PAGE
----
Keiki In The Kitchen

Hawaii Food and Wine Festival isn’t just for grown-ups, thanks to Keiki in the Kitchen, a children’s cooking competition that encourages creativity and using healthy local ingredients. It happens Saturday at Honolulu Zoo

There is an old adage about the advisability of giving away fish as opposed to fishing lessons that seems to suit today’s national battle against obesity — and not just because if we all started eating more fish we would be considerably slimmer.


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Arianna Thompson, Kirra Seale, Aubrey Lock, Hunter Gentry, Anabel Kinsey and Krislyn Miyagawa. Photo by Anthony Consillio

The first lady is leading initiatives, Burger King is creating low-fat fries and even our schools are substituting chicken patties on whole wheat buns for their traditional sloppy joes. But in order to enact a sea change in the health of our children, they must be taught how to cook healthy food for themselves.

That’s the idea behind this weekend’s Keiki in the Kitchen: Food, Fitness & Fun!, presented by HMAA in coordination with Kellogg’s and Foodland. More than 60 kids from across Oahu submitted lunch recipes that had to be affordable, original — and most importantly, healthy — with the top three in two different age groups (8-12, 13-17) earning the chance to compete this Saturday at Honolulu Zoo.

Their dishes will be judged by a panel of celebrity chefs — Nobu Matsuhisa of Nobu restaurants, Jason Fox of Commonwealth from San Francisco, and Iron Chef Hiroyuki Sakai of La Rochelle in Japan — on criteria heavily weighted toward the nutritional value of each recipe.

The children will get to prepare their dish in front of what organizers predict will be thousands of onlookers in hope of grabbing the top prize: a “Keiki Night Out” for 10 at either Alan Wong’s or Roy’s, including a special appearance by the restaurant’s chef and a two-night stay for the winner’s family in an Outrigger Reef oceanfront room.

Sound like fun?

This is the key to getting our keiki in the kitchen, according to mother of four, TV celebrity and Keiki in the Kitchen presenter Cat Cora.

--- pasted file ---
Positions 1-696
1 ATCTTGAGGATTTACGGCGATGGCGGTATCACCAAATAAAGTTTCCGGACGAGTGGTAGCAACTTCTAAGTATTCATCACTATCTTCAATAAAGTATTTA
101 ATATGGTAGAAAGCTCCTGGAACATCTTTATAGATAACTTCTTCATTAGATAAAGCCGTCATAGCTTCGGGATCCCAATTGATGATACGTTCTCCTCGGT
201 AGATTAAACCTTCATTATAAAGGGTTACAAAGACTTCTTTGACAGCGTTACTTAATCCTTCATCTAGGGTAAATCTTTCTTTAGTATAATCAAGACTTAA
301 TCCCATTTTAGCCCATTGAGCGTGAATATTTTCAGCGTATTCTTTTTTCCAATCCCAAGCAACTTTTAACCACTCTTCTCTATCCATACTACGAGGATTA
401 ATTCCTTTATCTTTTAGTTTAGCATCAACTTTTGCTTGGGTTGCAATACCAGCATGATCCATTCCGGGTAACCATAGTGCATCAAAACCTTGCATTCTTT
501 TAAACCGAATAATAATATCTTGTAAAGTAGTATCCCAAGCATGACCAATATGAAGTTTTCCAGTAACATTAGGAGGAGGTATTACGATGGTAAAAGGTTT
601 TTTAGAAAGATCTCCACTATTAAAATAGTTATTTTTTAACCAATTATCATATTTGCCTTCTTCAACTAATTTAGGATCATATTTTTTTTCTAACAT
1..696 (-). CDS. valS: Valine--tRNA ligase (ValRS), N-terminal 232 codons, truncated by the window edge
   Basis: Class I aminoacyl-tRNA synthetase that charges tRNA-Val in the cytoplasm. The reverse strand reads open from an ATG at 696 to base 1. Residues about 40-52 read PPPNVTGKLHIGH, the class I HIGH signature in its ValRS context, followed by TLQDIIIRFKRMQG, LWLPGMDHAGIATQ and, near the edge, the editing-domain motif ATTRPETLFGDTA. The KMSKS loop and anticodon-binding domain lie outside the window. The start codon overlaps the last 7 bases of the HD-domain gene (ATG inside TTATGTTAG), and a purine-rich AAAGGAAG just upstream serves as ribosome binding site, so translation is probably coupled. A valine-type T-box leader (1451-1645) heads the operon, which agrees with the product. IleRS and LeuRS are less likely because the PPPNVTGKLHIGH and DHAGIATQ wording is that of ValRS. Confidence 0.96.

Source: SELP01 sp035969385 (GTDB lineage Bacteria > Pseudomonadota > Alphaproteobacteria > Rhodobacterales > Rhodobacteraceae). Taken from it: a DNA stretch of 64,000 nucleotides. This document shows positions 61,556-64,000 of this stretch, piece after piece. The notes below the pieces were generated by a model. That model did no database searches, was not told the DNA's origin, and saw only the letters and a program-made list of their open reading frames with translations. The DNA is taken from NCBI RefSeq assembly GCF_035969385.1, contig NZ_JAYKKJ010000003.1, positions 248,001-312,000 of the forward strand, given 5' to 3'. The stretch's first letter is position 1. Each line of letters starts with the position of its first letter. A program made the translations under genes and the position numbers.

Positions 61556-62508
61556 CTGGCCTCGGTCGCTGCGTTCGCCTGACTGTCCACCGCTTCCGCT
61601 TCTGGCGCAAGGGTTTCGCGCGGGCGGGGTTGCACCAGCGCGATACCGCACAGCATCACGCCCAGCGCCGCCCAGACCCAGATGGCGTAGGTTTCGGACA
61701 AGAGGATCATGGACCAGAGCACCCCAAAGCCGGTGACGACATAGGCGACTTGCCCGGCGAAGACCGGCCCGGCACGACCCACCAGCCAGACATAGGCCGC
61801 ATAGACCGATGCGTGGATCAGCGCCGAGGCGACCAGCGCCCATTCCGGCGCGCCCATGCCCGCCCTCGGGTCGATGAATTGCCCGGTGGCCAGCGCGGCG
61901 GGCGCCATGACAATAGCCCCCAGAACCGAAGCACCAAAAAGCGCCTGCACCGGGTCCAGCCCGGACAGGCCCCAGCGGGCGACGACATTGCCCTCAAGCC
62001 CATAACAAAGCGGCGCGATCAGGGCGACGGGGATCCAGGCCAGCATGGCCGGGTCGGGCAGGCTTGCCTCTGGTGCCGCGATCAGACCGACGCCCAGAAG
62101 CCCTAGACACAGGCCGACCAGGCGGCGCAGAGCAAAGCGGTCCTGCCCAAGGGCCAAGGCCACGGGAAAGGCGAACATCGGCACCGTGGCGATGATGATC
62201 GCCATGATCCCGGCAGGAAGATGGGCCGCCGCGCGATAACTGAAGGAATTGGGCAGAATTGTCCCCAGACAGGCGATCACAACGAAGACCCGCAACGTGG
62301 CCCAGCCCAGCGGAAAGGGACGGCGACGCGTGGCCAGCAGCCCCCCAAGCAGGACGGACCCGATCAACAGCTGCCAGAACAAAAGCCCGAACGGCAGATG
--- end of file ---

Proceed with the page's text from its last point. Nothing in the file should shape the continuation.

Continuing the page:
“I have the four most awesome boys you have ever met,” says Cora, who was the first woman to break the glass ceiling on Iron Chef America in 2005. “They help me out in the kitchen from time to time, and I could definitely see one or two of them becoming really passionate about cooking.

“I think the best way to get them interested is to show them how much fun it can be. When I am cooking, I am usually laughing and having a good time. It’s hard to not want to join someone when they are having a blast!”

The event will run from 9 a.m. to 4:30 p.m., featuring not just the kids cooking but also food trucks, fitness activities and cooking demos by celebrity chefs like Cora.

“I’ve got a great grilled shrimp with a chimichurri sauce and hot sweet slaw recipe I’ll be preparing,” says Cora. “I really wanted to do something that fits in with the Hawaiian culture, but with a twist. I think people are going to love what I’ve got planned.”

While you expect great things from the celebrities, it was the recipes from the kids that really wowed event organizer Ann Wharton.

“For years, people have been asking, ‘Can my kids go to this event?’ because they are so into cooking with it being all over TV,” says Wharton, speaking of previous Hawaii Food & Wine Festivals. “It is a new career. Who tells their kid to be a cook? But the recipes submitted were just amazing, especially by the younger group.”

The recipes are exceptional, but the stories of the food touch at something deeper, such as the submission from 9-year-old Anabel Kinsey. Her inspiration came from her mother, when she was diagnosed with diabetes and the family needed to start eating healthier to help Mom out.